(Shoutout to all my people back home! Love you and miss you!)
6. Personal space.
Say goodbye...forever. It is no longer a part of your life. Not one bit. In case you have never been on a plane, they are tiny. Even the bigger ones are small. They are small when they are empty, and then we shove 200+ people into them.
So the galleys are tiny, and you usually will be working in them with one other person. Constantly reaching over and sliding past each other. It can get pretty tight. You get used to it though.
Then there is the aisle. The very narrow long aisle full of people who all need something. They need it from you and they need it now. Walking down that aisle you are grabbed and poked and tapped and it really never stops. You turn around with a smile and politely ask them what you can do for them. It is a part of the job.
7. No more holidays.
Ahhhhhhhhh, another tough one. I personally had very little trouble with this, but most people have a lot of trouble with it. This past year I was in Seattle for Thanksgiving, Houston on Christmas Eve, San Fransisco on Christmas, and Costa Rica on New Years. My family? They were in Indiana, and it really was not as bad as I thought it would be.
In losing family time on the holidays, you have the opportunity to create special bonds with your co-workers. I will never forget Thanksgiving 2015 with Jennifer. We went to the hotel's buffet that came with free champagne and we had an amazing time talking and getting to know each other.
I also will never forget Christmas when I laid in bed in my underwear for six straight hours binge watching Grey's Anatomy with an entire large pizza.
You win some, you lose some.
8. A healthy sleep Schedule.
This 100% has to do with the inconsistency of the job. One day you are domestic and that is fine and then the next you are flying to China and they are 15 hours away and 13 hours ahead. That will do weird things to your body...and your mind.
I flew the trip to China, got back, and then had to fly to Scotland. Two international trips in a row will kill you. That was about two weeks that I slept exclusively during the day and was awake all night. I had no control over when my body wanted to sleep. Even now, it is 11pm and I have to be at the airport at 6am. Am I tired? Not one bit. Will I be tomorrow morning? I will not be tired because I will be dead.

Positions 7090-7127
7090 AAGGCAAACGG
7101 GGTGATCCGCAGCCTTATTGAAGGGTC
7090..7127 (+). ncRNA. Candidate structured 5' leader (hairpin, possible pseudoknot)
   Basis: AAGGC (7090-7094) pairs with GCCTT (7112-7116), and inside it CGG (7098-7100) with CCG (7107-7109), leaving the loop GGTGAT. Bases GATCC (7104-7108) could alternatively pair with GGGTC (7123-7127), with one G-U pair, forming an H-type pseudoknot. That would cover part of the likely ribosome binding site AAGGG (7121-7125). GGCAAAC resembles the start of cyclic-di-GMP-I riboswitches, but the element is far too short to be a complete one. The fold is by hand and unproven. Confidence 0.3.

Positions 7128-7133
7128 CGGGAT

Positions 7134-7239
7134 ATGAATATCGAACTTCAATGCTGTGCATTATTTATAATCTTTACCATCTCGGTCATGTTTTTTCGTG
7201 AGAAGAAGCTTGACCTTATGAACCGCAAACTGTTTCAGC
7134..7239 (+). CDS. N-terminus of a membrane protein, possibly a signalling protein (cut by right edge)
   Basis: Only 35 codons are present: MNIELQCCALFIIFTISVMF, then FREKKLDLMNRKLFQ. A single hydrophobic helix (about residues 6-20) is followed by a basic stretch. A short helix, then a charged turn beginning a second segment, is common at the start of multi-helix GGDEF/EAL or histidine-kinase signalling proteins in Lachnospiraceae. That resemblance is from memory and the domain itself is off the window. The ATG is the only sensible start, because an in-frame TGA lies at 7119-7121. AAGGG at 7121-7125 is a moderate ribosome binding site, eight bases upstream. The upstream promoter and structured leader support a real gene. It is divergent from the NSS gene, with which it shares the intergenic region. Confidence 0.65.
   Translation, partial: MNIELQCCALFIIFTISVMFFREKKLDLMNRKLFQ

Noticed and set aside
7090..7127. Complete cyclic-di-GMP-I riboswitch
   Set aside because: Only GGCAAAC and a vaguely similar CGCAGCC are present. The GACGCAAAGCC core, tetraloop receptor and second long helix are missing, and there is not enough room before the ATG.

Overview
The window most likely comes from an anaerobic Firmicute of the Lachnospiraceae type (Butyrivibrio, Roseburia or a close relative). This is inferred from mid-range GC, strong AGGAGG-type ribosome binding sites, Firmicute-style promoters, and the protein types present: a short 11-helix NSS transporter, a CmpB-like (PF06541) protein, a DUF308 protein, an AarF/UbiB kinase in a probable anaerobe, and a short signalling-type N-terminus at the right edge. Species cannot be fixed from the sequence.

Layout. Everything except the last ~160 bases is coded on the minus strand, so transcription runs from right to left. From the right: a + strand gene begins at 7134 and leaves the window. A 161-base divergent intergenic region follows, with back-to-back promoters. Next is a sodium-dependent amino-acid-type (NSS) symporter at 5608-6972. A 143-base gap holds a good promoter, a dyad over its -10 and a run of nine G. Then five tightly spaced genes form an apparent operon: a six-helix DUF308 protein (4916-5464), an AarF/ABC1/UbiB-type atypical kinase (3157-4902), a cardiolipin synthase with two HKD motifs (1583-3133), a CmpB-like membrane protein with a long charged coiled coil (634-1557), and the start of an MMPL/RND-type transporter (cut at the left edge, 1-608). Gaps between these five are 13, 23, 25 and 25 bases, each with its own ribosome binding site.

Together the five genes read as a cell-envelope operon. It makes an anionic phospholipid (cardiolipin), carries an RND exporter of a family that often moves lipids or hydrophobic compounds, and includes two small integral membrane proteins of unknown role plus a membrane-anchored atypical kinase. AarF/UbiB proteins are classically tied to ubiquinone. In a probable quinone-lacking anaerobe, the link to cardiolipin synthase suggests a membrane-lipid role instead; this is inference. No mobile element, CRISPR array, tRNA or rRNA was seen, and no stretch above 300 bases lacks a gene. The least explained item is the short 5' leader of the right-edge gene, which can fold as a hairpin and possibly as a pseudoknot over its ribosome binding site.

9. Relaxation during personal travel.
This is one that I never expected, but it actually makes a lot of sense. In your five weeks of training you are taught to never become comfortable. You should always be completely aware of your surroundings. I can still here my instructor, Adam, saying,
"DO NOT GET COMPLACENT"
I swear he said it about 34 times a day, and for good reason. Although it is unlikely, anything could go wrong. You just never know. Life is like that whether you are 37,000 feet in the air or if you are sitting at your desk in the office. You just do not know.
There are times when I will be half asleep on a flight and as soon as I hear a call bell I am wide awake and ready to go give CPR. What did that person need? Probably not CPR, but a Diet Coke and a snack box. Still, I was ready to give CPR. It is not even possible to ring a call bell if you need CPR, but I was ready and that is all that matters.
That is just how it goes. That is why you should always feel safe on a flight.
They trained us well.
So there you have it. Now you know. I have bestowed my wisdom upon you. Remember as I am writing this post I have only been a flight attendant for three months. You figure it all out pretty quickly.
I know I know some of this sounds hard. You're probably thinking how any of us can handle missing out on these things. Trust me when I say that it is all worth it.
I would not change my life for anything. Nothing at all. Nada. Zip.
If you had this job, you would feel the same.
Would you deal with lifestyle
Three years ago I made the bold (and crazy) decision to drop out of school, quit my job and move across the country to start my life as a cabin crew member. With my suit freshly pressed and my shiny wings pinned to my heart, I was ready to take on the world. ....read more.